Memphis death row inmate, Pervis Payne in court today

MEMPHIS, Tenn. — A Memphis death row inmate will be in court today fighting for his innocence.

This week, Pervis Payne is getting support from the national Southern Christian Leadership Conference.

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Payne’s father and sister said they’ve been fighting for his innocence for years and now they feel like they have support not just here but across the country.

“We have not given up. We have been consistent in believing and fighting for my brother’s innocence and that consistency has brought us to the movement and the action that you see today,” said Rolanda Holman, Payne’s sister.

A movement to free Payne who was convicted of the double murder of a Millington mother and her daughter.

The court has ordered a mental evaluation by the state’s medical expert into Payne’s intellectual disability.

New changes to Tennessee law ban the execution of people with intellectual disabilities.

“I don’t know whether we’ll prevail but I do know that we are going to fight and we are going to stand, we are going to stand for the truth,” said Kelley Henry, Payne’s attorney.

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In court Friday, a judge will review a motion by the Shelby County assistant district attorney to access all records about Payne from the Department of Corrections.

The DA wants to interview correction officers about Payne too.

The motion states these documents are confidential and protected by a host of state and federal laws, which is why a judge needs to approve their release.

Payne’s attorneys filed their own motion which states that prison records should not be considered when evaluating the intellectual disability of an incarcerated person. Payne’s sister said they’re confident in his legal team and they’re grateful for the growing support for his case.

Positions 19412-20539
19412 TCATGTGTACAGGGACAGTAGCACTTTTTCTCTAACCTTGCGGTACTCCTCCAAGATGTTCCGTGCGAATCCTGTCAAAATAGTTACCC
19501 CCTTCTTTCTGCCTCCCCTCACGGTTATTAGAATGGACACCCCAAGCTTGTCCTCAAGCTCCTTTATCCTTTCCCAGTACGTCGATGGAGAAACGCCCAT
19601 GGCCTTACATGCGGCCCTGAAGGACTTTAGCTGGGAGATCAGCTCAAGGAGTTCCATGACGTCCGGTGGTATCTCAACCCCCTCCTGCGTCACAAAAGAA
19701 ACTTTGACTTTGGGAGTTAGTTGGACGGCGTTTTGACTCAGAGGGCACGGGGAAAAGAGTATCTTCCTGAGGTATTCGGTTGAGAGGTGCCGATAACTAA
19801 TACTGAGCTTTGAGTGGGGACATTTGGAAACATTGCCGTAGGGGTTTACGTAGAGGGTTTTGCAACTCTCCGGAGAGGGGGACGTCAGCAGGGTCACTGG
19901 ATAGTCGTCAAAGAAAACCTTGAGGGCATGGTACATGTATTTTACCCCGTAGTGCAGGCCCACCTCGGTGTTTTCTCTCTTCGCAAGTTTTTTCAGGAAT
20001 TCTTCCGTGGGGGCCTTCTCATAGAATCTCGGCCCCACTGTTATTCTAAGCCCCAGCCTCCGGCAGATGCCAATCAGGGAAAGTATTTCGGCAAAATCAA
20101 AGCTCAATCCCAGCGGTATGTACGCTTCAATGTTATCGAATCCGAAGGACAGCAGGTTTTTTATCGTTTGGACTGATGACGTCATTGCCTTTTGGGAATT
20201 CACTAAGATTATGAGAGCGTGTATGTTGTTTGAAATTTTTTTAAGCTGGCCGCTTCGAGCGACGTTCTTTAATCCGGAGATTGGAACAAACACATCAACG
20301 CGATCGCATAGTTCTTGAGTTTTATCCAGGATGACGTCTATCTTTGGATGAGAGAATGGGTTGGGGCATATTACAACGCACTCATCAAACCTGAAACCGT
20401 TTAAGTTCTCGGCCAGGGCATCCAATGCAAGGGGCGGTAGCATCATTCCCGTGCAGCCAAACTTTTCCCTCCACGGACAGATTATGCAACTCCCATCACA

“It makes us know that we are not alone after being on this journey for such a long time what we’ve been wanting to get out is for people to see his innocence and get justice for him and we don’t feel like we’re fighting by ourselves, but we have an army of people who are finding for us,” said Holman.

In a previous statement, DA Amy Weirich said:

“While the law has barred the death penalty for the intellectually disabled since the early nineties, Payne’s lawyers chose not to raise the issue during the time period originally set by the legislature. The new law removes that deadline and allows the defense to file the claim which now will be decided in a court hearing. While the focus now will be on the defendant, I hope no one ever forgets the innocent victims in this case - Charisse Christopher and her two small children.”

Payne’s hearing is scheduled to begin at 9:30 a.m. Friday.